Emmanuel Ohuabunwa, an incredibly intelligent 22-year-old Nigerian, has emerged the best graduating student of John Hopkins University in the United States.
Ohuabunwa made history when he obtained a Grade Point Average of 3.98 out of a possible 4.0 to earn a degree in Neurosciences; he also holds the highest honours conferred during the May 24, 2012 graduation ceremony.
However, the journey to the peak of academic success was not an easy one for this young man from Abia state.
Born in Okota in Lagos State, Ohuabunwa studied at Lilly Fields Primary School in Lagos and had some secondary school education at the Air Force school in Ibadan, Oyo State before his parents made the big move across international borders.
Bullied and abused
He was 13 years old when, with his family, Ohuabunwa left the hustle, bustle and familiarity of Lagos, Nigeria for Houston, Texas.
There he was enrolled in Fondren Middle School, which he said was located in a ghetto area. Ohuabunwa described that time in his life as “one of the darkest years” he experienced.
Ohuabunwa recalls years of peer pressure, bullying and taunts at the hands of fellow classmates.
“Some of the students, ignorant about Africa, bullied me and called me names such as ‘African booty scratcher’ because to them, Africans were dirty and scratched their butts all the time,” Ohuabunwa said in an interview with Punch.
“Some asked me if I lived in mud huts and ate faeces for breakfast. I remember one day, when I was walking to the school bus, a boy came from behind and punched me in the face, called me an African and walked away. It took everything in me not to retaliate. I knew that God had put me in the U.S for a purpose and it did not involve fighting or selling drugs or doing the wrong things.”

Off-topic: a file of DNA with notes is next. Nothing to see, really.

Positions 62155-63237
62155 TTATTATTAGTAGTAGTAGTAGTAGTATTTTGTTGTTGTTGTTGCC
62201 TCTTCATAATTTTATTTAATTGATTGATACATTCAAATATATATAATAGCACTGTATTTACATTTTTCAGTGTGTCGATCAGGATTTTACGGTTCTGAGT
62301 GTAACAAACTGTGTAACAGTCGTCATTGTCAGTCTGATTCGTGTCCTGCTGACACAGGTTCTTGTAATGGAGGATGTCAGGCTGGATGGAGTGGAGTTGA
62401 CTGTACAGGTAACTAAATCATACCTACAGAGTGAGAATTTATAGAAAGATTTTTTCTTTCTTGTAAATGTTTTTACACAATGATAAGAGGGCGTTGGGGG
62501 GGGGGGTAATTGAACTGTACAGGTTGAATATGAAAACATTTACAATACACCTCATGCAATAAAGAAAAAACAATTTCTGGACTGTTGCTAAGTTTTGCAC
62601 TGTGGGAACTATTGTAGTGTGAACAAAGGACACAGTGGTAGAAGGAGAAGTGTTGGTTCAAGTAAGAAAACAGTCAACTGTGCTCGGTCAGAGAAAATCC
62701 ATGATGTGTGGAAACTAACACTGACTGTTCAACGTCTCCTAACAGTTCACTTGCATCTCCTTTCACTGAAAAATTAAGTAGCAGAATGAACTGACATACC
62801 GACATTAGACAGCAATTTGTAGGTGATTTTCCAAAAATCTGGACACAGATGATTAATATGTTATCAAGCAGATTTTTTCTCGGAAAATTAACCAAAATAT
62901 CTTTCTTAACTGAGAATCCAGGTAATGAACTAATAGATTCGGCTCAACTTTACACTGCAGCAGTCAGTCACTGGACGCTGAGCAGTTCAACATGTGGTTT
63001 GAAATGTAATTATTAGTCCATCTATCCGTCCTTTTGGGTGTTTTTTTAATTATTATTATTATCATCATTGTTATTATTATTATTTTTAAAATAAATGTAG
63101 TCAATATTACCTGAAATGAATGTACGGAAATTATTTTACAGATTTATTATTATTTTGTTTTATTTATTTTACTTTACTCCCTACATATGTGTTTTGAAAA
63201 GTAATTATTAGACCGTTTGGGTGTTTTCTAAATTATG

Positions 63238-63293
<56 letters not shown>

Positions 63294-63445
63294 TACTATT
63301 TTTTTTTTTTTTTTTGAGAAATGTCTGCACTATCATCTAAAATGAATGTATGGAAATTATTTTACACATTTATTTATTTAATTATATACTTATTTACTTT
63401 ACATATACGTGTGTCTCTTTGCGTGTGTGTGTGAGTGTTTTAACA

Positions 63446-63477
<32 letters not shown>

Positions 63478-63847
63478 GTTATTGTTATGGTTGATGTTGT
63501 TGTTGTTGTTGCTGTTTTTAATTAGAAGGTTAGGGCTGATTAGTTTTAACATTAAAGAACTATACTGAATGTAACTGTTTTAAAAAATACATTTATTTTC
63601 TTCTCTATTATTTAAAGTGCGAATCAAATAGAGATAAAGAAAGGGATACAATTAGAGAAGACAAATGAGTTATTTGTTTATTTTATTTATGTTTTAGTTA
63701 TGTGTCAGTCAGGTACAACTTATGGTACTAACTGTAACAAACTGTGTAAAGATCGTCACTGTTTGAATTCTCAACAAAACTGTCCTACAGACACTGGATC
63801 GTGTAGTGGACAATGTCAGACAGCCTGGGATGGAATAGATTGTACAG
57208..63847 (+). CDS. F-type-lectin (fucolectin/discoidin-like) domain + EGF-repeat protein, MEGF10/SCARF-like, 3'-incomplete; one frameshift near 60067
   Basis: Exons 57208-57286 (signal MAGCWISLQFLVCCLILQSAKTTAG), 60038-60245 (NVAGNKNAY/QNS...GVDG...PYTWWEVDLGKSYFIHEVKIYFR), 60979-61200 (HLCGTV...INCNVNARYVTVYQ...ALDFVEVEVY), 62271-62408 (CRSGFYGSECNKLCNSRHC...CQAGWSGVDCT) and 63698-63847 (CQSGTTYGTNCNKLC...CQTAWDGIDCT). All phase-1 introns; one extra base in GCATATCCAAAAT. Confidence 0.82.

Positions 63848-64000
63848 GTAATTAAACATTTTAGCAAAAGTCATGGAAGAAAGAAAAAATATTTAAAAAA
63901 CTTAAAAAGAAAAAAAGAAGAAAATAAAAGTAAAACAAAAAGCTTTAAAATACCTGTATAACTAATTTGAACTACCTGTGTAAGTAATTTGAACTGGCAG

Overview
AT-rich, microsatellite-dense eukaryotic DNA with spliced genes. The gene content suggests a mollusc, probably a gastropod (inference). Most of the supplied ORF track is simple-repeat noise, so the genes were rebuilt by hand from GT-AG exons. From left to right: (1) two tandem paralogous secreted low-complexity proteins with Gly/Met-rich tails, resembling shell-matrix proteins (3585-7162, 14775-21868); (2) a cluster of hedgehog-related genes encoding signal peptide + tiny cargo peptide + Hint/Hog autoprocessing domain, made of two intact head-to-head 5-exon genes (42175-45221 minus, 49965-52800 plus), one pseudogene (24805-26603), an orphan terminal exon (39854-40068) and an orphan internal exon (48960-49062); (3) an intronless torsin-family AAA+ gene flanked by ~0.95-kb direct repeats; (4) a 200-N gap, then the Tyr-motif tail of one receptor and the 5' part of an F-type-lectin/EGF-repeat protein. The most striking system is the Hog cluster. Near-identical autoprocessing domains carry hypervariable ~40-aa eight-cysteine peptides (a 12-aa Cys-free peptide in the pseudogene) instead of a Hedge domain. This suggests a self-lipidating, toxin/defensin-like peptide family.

He was even more hurt by the fact that most of his abusers looked like him, black Americans, whom he had thought would be “nicer” to him, and added that he had some “minor episodes” with white Americans as well.
The bad experiences made him a stronger, more focused individual, he says. “I learned to stand for what I though was right even when the opposition seemed inusurmountable”.
Focused and determined
Ohuabunwa looked beyond the prejudice – which he dismissed as a sign of ignorance on the part of the young classmates – and he focused on what he knew was a golden chance.
“I was still gaining an opportunity to school in America and nothing would stop me from making the best of this opportunity”.
The first of three children born to his parents, Ohuabunwa maintained a position at the top of his class and then excelled at the entrance examination to DeBakey High School for Health Professions.
It was at that high school, where he got to interact with doctors in the field, that his passion for medicine was ignited.
“The more I learned about medicine, the more it felt like the thing God was calling me to pursue and by being in the US I got a lot of people to support me to do this. Even though in high school, I got to see first-hand what it meant to be a doctor. We studied advanced anatomy and physiology, learned medical terminology, and learned important skills, such as checking blood pressure, pulse rate, and many more.
“I knew I wanted to go to the best school in the US. I had heard that Johns Hopkins Hospital had been ranked the number one hospital in the US for the past 21 years and I wanted to be in that environment.”
He knew that sponsoring that first-rate education would be difficult for his parents, however, and went the distance to see to it that the money wasn’t an issue.
He got top scores in his PSAT exams and won the National Achievement Scholar award, and that opened up the doors to more awards and recognition, including recognition from Senators from both Texas and the US Congress.